June 10, 2009
Staying Safe While Staying Active
By Dr. John Nicholson,
Aiken Physical Medicine & Rehabilitation Center
Augusta, GA-Whether it's biking through downtown Aiken, hiking in Hitchcock Woods or enjoying an afternoon ride on horseback, the beautiful weather is encouraging more and more people of all ages to head outdoors and get active.
But sometimes exercise can lead to pain and injury, especially if you're older or unused to regular activity. Taking some extra care during exercise and making sure to immediately treat any activity-related injuries can help ensure that you stay healthy and are ready to hit the trails again the next day.
The Aiken Physical Medicine & Rehabilitation Center offers the following tips on staying safe while staying active:
Get going, but get real. Quality of life is directly related to your physical abilities, and how well you maintain these abilities. But it's important that you respect your body's limitations. Even if you used to run everyday or take step classes three times a week, if you're older or haven't been active recently, recognize that you need to learn your body for this season. Start slow and build up your activity levels.
Be modest. Modest exercise is worth it, so incorporate activity into your daily life whenever you can. Just walking at a moderate pace improves cardiac health, bone density, glycemic control and much, much more. So next time, park in that "miles-away" parking space or choose the stairs instead of the elevator.
Take a dip. Pool-based exercise, also known as aquatics, is a great way to begin an exercise program and is easier on the joints since the buoyancy of the water makes you lighter.
Remember, it's not a diet, it's healthy eating. Successful weight loss is a marathon, not a sprint. It's a gradual process based on healthy foods, reduced portions and discipline-simple, and something we can all work on.
Give your feet a hand. A knowledgeable athletic shoe seller is pure gold. After all, top-of-the-line shoes cost less than your medical insurance deductible.
Listen to your body. As we age, warming up becomes even more important, partly because it's a good opportunity to assess how your body is doing. Pay more attention to those little discomforts, and slow down or stop if they get worse, even if they're still tolerable-it's safer to stop and try again another day. And if these same problems keep occurring or if you experience a lingering decrease in ability, see your doctor.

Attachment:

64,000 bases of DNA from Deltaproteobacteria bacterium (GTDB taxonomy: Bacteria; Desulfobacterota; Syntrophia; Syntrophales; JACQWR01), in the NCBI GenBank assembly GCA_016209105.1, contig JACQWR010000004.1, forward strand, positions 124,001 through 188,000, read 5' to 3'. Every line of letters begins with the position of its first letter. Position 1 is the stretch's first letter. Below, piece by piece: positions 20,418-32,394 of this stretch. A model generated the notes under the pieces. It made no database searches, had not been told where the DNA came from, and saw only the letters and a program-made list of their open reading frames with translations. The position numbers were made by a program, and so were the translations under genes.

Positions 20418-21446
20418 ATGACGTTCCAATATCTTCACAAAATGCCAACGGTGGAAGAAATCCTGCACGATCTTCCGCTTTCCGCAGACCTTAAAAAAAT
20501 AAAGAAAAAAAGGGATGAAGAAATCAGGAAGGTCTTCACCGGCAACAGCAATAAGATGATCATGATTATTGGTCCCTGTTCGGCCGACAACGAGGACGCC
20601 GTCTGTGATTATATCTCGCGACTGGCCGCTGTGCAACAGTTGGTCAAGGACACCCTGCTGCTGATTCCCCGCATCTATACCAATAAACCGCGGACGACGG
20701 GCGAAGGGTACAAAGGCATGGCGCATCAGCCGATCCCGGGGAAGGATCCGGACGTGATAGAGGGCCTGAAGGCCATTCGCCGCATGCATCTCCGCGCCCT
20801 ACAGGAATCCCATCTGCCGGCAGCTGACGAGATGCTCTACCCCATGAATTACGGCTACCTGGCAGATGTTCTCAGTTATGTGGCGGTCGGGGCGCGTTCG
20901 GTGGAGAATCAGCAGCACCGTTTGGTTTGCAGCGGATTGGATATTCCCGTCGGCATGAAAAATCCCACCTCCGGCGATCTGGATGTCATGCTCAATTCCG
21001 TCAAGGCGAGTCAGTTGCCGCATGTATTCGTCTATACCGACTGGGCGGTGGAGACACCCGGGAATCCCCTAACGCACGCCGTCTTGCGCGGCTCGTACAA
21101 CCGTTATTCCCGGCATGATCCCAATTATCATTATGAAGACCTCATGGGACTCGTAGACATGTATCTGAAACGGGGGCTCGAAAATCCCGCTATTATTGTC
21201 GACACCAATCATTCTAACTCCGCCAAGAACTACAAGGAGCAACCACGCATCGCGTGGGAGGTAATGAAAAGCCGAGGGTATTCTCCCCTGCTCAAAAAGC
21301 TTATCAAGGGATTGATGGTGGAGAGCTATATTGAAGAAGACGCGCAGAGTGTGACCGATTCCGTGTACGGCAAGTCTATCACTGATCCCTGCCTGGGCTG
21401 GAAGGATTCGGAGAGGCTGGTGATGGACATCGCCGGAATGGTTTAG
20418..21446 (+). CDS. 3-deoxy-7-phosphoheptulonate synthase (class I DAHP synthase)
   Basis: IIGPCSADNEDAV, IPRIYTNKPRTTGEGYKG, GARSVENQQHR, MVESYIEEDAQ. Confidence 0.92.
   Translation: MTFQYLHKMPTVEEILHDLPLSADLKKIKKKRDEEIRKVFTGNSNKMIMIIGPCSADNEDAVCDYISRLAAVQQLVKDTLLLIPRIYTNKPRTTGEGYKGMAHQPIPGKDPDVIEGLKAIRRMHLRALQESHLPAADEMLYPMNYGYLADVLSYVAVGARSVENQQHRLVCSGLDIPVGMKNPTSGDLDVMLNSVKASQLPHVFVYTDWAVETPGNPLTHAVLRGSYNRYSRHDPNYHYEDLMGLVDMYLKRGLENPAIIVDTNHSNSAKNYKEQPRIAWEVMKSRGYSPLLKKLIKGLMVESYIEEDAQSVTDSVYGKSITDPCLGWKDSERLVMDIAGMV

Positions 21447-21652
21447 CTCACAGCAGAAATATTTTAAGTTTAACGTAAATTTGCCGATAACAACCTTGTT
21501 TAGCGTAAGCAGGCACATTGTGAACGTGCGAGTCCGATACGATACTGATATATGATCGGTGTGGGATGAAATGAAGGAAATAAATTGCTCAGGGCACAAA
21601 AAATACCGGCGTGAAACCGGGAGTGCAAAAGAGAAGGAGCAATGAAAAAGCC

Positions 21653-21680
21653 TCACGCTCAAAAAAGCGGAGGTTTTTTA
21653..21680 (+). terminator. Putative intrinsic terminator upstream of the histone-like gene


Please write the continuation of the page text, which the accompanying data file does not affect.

R-I-C-E your injuries. Remember R-I-C-E if you experience a minor injury:
In certain cases, don't wait and see. If you experience severe pain, severe swelling, any numbness or weakness or loss of consciousness, see your doctor immediately.
- Rest. Resting now will help you return to activity more quickly than trying to "walk it off."
- Ice. Ice packs help with pain relief and swelling for acute injuries like sprains. Continue to use ice as long as swelling remains. Chronic or overuse injuries, like tennis elbow, can actually benefit from heat, which helps relax stiff, sore muscles and joints, but you may want to consult your physician before applying heat to an injury.
- Compression. ACE wraps are helpful in reducing swelling and providing support. However, they can be trickier to apply than you think and are better placed by an experienced trainer, physical therapist or physician.
- Elevation. Although elevation is the last part of the acronym R-I-C-E, it actually should be one of the first things you do. Elevation helps minimize painful swelling, and is more urgent than ice or compression.
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